2100 Patentability

Safety and Efficacy Considerations - evidence clarification

Medical products have been given some leeway by the USPTO, in terms of product safety. Their safety is regulated by another government division, the Food and Drug Administration (FDA). Medical product makers do not want to "publicize" inventions prior to patenting. If USPTO demanded FDA approval, that would allow other companies to copy the invention while it was being tested for the FDA. It makes more sense to patent first, then commit to multi-year public trials.

 

MPEP s2107 V, Safety and Efficacy Considerations, addresses pharmacological and medically therapeutic safety issues in patent applications. MPEP s2107 V's intent is to preserve USPTO's distinction from FDA. Its logic is based on case law that underscores scientific evidence.

 

MPEP s2107 V concludes that, "while an applicant may on occasion need to provide evidence to show that an invention will work as claimed, it is improper for Office personnel to request evidence of safety in the treatment of humans, or regarding the degree of effectiveness." This statement does not properly explain case law logic.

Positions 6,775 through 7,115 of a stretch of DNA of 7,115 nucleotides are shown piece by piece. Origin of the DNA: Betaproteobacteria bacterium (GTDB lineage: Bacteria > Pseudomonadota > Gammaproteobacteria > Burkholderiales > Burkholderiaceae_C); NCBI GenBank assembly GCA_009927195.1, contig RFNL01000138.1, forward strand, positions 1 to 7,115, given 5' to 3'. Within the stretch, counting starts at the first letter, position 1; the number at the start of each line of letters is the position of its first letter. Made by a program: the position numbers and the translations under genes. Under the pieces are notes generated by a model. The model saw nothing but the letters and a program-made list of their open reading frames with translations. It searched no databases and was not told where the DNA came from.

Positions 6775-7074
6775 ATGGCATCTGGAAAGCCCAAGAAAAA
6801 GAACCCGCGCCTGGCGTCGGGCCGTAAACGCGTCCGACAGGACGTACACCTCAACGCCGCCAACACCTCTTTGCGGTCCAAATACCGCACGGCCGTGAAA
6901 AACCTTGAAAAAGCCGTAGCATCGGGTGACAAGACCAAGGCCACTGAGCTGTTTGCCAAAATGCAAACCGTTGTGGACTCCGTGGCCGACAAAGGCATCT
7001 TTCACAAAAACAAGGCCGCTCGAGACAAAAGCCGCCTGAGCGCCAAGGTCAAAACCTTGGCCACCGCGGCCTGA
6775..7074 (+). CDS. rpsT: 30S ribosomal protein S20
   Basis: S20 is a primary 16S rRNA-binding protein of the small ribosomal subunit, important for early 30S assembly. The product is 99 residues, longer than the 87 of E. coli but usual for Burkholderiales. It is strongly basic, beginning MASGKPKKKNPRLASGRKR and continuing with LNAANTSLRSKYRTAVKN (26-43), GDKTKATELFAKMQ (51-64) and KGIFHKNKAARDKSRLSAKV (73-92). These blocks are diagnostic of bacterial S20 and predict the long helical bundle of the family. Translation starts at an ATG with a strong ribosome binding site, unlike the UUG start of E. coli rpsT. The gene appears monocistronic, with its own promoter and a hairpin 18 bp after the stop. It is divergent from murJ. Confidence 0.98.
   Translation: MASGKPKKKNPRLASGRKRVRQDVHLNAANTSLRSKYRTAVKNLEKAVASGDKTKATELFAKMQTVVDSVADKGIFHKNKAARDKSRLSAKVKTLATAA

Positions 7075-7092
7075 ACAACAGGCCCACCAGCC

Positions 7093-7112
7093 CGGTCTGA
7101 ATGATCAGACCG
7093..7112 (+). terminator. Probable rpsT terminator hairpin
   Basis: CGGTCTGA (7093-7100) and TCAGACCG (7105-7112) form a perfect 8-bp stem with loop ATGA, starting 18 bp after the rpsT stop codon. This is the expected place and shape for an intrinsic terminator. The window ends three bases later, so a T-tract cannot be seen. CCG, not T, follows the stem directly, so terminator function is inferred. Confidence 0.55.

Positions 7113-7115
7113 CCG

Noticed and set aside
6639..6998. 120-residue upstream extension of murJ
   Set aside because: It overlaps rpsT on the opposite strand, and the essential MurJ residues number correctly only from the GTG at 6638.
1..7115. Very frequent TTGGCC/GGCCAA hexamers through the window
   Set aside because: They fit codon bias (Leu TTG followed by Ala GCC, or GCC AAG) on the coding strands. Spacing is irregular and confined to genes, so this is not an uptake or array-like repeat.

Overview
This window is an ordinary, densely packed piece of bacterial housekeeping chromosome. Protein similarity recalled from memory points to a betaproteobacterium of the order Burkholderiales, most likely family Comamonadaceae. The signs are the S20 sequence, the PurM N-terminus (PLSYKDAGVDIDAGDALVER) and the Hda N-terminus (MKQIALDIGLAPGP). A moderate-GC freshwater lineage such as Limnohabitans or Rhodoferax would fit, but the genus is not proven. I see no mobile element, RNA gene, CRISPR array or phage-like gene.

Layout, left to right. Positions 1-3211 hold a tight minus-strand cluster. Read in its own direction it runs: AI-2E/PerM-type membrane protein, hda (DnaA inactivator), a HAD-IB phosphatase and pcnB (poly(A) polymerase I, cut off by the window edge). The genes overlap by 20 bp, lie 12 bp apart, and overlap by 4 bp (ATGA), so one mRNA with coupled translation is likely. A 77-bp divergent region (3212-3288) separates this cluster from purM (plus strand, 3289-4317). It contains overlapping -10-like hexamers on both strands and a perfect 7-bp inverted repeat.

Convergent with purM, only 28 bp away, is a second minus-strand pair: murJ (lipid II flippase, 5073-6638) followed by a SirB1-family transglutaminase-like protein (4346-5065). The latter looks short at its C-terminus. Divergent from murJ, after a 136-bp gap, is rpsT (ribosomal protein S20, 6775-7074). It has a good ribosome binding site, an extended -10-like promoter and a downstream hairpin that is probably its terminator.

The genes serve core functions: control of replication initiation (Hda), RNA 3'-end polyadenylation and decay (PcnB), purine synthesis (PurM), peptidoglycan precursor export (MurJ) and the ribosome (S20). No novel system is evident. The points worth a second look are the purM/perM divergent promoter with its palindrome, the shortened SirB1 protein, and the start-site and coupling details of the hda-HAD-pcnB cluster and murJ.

MPEP s2107 V is based on six USPQ cases. These cases make clear the evidence the USPTO does not seek is clinical, or trial, evidence. Two other kinds of evidence, affidavits and scientific literature evidence, are in fact critical to decisions in all six cases.

This evidence does not conflict with FDA, and provides sufficient basis to validate whether devices are safe enough for utility.

 

In re Anthony, 414 F.2d 1383, 1394-95, 56 CCPA 1443, 1456-57, 162 USPQ 594, 603-04 (1969) remains the most important Patent Court case regarding safety in medicines. It established that safety has to be valued in context of utility and common sense. The USPTO must accept affidavit and literature evidence that show whether a composition is safe within its proposed manner of use. In re Anthony concludes that only "a sufficient PROBABILITY of safety" need be demonstrated about a drug, not the "degree of 'proof'" found in "CLINICAL evidence" (emphasis in original.) This sentence should be added to MPEP s2107 V.

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Idea No. 258